A Landscaper’s Costs and Profits

in accounting, solutions, workflow

Some landscapers feel they have a knack for estimating any kind of job. Whether it includes extra bricklaying, trimming shrubs, driveway repairs or simple flower plantings—they usually have a good idea of what it will cost and what the profits will be. In short, they are confident in their industry and how it works. That’s a good thing. It also means, unfortunately, that it can be easy to become more passive or inattentive to job profitability.

There are numerous variables that will eventually decide what a business owner’s future will look like, from 3 months down the road to 1 year and on. Overbidding can lose you good work and underbidding can be worse. Now is the time to take a good hard look at every possible request a client may ask of you. Know what you are willing to do first, then block out some serious time for creating an itemized list (+ taxes) for those costs.

After you’ve created your list of hard costs, you’ll want to check out the topography of a project first. For instance:

  • Make note of previously planted trees/shrubs
  • Consider the dimensions of pre-installed structures
  • Take accurate measurements of areas to be worked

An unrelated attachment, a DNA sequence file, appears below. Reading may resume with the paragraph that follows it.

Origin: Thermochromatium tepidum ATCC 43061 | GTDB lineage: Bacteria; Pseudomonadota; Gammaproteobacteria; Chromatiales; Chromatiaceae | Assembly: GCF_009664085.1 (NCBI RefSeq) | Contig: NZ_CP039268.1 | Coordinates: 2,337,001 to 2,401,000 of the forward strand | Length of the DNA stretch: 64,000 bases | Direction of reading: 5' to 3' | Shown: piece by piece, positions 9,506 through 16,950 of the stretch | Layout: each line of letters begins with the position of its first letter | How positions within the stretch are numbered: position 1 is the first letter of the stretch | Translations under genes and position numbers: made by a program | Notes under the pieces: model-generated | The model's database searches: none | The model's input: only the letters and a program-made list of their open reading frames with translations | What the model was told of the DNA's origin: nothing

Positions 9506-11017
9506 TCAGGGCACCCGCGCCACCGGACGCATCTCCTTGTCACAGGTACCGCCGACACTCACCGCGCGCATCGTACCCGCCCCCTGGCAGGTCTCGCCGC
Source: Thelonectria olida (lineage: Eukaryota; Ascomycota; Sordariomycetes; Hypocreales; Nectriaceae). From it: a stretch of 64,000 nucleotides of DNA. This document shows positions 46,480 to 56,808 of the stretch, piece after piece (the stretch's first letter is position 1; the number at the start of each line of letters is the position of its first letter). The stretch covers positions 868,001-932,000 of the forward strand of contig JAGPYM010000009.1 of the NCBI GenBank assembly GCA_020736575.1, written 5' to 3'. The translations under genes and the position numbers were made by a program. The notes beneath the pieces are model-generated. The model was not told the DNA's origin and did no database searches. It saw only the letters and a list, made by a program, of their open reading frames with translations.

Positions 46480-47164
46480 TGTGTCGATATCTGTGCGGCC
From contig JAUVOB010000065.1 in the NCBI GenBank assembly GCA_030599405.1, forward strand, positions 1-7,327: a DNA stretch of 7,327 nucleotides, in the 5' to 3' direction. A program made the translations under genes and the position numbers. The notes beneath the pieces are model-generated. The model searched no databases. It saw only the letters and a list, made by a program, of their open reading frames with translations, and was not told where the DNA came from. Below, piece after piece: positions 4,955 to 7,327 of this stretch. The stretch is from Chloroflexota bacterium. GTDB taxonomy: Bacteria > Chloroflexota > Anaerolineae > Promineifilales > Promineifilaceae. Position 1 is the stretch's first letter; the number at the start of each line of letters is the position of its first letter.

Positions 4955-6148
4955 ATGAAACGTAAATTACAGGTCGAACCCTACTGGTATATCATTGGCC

• Determine any pre-existing labor needed before you begin
  • Take note of extra materials needed

Taking out the guesswork for costs not only streamlines your work and makes it easier, but it will also save you lots of time and frustration in your bookkeeping.

Sometimes, landscapers make the fun part (Profiting) the hardest. It’s up to you to determine what your time and labor is worth, and that can feel a little different for everyone. A “good rule of thumb” is asking yourself what YOU’D pay for the same services. Choosing an hourly rate for yourself and your employees is a common practice in the industry. How you choose varies.

You can:

Research your competition for an average rate, then decide
Choose what your yearly income will be, then decide on monthly income/weekly hours
Research specific jobs, including labor/materials, then divide by hours worked.

A solid frame of reference when it comes to pricing is determining whether or not you’re able to pay all the bills every month while still succeeding at having something left over for your daily living and a few unexpected costs along the way.

If you’re struggling with the fun part of landscaping, making a profit, please contact us!

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